We’re happy to bring you a 2 part guest series by Nishidh Patel, a final year student at RGSOIPL, IIT Kharagpur. Nishidh also has a PG diploma in Patent law (Nalsar) and a Master of Pharmacy – PQA (MSU, Baroda). He also blogs on IP matters here. The first of the two posts picks up on one of USTR’s reports highlighting India’s counterfeit markets. The second post goes on to examine the legal landscape for counterfeits in India.
An Out-of-Cycle Review (OCR) is a tool that the USTR (United States Trade Representative) uses to monitor IPR issues of concern to them. It provides an opportunity for heightened engagement with trading partners to address and remedy such issues. Successful resolution of specific IPR issues of concern can lead to a change in a trading partner’s status on the Special 301 list outside of the typical time frame for the annual Special 301 Report. In 2010, USTR began publishing the Notorious Markets List as an OCR separately from the annual Special 301 Report. The Notorious Markets List identifies selected markets, including online markets, that are reportedly engaged in piracy and counterfeiting, according to information submitted to USTR in response to their request for comments. For the 2012 edition, the USTR requested such comments on August 14, 2012, and published the 2012 OCR of Notorious Markets on December 13, 2012. Under the category of physical markets, this particular report mentioned Nehru Place (New Delhi, India) as one of the many markets in major cities throughout India known for counterfeit goods & exact text is as reproduced below:
Physical Markets – Nehru Place (New Delhi, India)
Nehru Place is reportedly one of the many markets in major cities throughout India that are known for dealing in large volumes of pirated software, pirated optical media containing movies and music, and counterfeit goods.
Swaraj Paul Barooah wrote a blogpost, “USTR’s Special 301 Process 2013 – India on Priority Watchlist” covering the various aspects of the 2013 Special 301 Report which also mentioned that USTR plans to conduct an OCR on notorious markets in the fall of 2013. In furtherance of that, the Office of the United States Trade Representative published a request for comments in the 2013 Special 301 Out-of-Cycle Review of Notorious Markets in the Federal Register dated September 20, 2013. USTR notice provided a deadline for comments on October 11, 2013 which was later extended to October 25, 2013.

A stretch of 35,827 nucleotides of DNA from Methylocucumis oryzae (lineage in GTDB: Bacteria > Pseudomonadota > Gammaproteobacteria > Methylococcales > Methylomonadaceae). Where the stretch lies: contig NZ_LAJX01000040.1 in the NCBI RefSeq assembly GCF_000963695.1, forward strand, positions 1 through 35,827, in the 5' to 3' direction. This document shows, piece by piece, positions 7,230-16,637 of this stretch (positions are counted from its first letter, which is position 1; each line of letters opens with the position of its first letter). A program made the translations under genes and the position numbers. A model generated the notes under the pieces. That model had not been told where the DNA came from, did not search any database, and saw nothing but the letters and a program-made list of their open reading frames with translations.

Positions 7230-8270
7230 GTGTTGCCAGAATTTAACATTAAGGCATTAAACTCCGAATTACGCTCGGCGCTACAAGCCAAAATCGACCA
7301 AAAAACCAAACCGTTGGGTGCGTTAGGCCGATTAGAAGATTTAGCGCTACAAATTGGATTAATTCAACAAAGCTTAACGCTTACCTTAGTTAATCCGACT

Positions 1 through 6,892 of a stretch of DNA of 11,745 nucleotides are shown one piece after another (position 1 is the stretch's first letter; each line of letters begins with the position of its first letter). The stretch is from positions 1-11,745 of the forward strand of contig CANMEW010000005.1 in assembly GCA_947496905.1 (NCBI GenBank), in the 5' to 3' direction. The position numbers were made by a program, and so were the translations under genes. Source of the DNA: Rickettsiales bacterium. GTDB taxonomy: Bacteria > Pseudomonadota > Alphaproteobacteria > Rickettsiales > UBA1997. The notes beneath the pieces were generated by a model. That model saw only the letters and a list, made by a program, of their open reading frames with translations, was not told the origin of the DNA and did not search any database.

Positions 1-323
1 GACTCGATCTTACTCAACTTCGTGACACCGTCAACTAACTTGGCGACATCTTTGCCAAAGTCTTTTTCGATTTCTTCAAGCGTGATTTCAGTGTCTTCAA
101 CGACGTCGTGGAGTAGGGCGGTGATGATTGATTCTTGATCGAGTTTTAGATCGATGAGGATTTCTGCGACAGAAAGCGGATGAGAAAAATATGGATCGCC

In response to that, written comments were submitted by INTERNATIONAL INTELLECTUAL PROPERTY ALLIANCE (IIPA) and Motion Picture Association of America, Inc. (MPAA), amongst others. These comments suggested an increase in the list of markets in major cities throughout India known for counterfeit goods as compared to 2012’s report. Coincidentally, both these written comments which were filed on October 25, 2013, mention the same Indian cities in the same sequence & in nearly the same format.
Pertinent text of both the written comments has been reproduced as below:
Physical Markets – India
Richie Street, Censor Plaza and Burma Bazaar (Chennai); Bara Bazaar (Kolkata); Chandini Chowk, Palika Bazaar (underground market) and Sarojini Nagar Market (Delhi); Navyuk Market Ambedkar Road and Nehru Nagar Market (Ghaziabad); Kallupur Market and Laldarwajah (Ahmedabad); Jail Road and Rajwada (Indore); Manish Market, Lamington Road, Dadar Train Station, Andheri Station Market, Borivili Train Station and Thane Station Market (Mumbai).
The addition of places to the above list by IIPA & MPAA can be linked to an increase in the frequency of police raids carried out at such places, suggesting that such places are epicenters for the availability of counterfeit goods in India. A review of markets in major cities throughout India known for counterfeit goods vis-a-vis its impact on Indian economy & efforts taken by Government of India and/or other bodies will be discussed in the next blog post.
As far as U.S. is concerned, the Out-of-Cycle Review of Notorious Markets does not cover information on physical markets in U.S.. However it is worth mentioning that internet markets described in the written comments submitted by IIPA & MPAA to USTR show that there are lots of visitors from U.S. to such pirate websites & some of them do host their servers in U.S. While it may be too early to judge the objectivity of these reports, that hasn’t stopped some people from terming the U.S. “notorious markets list” as unfair. As stated above, my next post will now look into the counterfeit landscape in India. In the meanwhile, readers’ opinions & comments are welcomed.